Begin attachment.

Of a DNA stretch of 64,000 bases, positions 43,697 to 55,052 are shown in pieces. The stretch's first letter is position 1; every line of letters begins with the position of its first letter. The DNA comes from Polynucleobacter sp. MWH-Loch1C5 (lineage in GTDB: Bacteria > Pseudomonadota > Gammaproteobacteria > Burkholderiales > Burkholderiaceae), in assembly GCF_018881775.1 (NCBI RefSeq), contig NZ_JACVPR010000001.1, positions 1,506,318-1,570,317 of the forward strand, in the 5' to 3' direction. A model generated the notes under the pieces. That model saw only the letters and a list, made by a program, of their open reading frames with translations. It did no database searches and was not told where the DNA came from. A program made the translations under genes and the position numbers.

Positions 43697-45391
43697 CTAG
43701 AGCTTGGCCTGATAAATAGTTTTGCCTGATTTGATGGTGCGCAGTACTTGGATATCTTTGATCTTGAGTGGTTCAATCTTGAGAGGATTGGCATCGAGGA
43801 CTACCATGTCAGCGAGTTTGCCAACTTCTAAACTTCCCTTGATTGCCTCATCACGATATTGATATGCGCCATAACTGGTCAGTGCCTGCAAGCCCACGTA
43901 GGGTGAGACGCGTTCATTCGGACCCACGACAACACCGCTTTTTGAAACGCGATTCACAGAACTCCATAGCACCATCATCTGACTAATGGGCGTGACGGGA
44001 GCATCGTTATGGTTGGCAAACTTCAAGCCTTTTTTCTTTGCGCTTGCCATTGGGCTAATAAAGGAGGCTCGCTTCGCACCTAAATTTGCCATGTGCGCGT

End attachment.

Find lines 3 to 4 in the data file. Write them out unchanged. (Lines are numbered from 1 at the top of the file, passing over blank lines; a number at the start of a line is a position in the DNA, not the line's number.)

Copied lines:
43697 CTAG
43701 AGCTTGGCCTGATAAATAGTTTTGCCTGATTTGATGGTGCGCAGTACTTGGATATCTTTGATCTTGAGTGGTTCAATCTTGAGAGGATTGGCATCGAGGA